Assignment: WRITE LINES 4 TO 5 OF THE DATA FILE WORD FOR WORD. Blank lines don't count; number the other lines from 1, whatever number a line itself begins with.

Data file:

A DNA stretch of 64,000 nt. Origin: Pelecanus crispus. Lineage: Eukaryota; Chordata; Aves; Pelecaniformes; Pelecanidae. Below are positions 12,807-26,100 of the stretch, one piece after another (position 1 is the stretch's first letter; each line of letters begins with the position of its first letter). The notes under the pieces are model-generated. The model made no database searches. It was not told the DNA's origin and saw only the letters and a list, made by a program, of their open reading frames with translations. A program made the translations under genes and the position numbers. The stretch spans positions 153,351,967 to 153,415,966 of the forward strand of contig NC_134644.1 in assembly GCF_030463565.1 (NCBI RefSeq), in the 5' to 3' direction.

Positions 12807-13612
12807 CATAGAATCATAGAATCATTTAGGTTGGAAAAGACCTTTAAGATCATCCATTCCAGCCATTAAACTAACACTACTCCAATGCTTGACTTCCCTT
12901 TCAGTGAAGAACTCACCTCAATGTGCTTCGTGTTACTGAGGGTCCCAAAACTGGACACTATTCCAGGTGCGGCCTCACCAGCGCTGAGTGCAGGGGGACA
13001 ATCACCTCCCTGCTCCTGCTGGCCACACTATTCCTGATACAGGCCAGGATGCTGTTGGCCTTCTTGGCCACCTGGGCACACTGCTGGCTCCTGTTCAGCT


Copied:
12901 TCAGTGAAGAACTCACCTCAATGTGCTTCGTGTTACTGAGGGTCCCAAAACTGGACACTATTCCAGGTGCGGCCTCACCAGCGCTGAGTGCAGGGGGACA
13001 ATCACCTCCCTGCTCCTGCTGGCCACACTATTCCTGATACAGGCCAGGATGCTGTTGGCCTTCTTGGCCACCTGGGCACACTGCTGGCTCCTGTTCAGCT